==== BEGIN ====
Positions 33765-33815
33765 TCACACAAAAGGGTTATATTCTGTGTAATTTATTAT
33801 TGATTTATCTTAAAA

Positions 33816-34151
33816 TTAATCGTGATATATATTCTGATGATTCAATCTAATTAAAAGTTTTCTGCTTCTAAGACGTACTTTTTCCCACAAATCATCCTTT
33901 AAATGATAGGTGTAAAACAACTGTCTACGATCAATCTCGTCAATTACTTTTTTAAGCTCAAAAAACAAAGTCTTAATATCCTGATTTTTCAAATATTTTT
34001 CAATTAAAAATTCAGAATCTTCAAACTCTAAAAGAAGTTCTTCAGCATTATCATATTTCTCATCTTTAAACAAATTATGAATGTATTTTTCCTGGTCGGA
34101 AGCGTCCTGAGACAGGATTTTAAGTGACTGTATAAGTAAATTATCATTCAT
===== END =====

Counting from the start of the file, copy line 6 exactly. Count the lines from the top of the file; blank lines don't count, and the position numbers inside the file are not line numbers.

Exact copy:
33901 AAATGATAGGTGTAAAACAACTGTCTACGATCAATCTCGTCAATTACTTTTTTAAGCTCAAAAAACAAAGTCTTAATATCCTGATTTTTCAAATATTTTT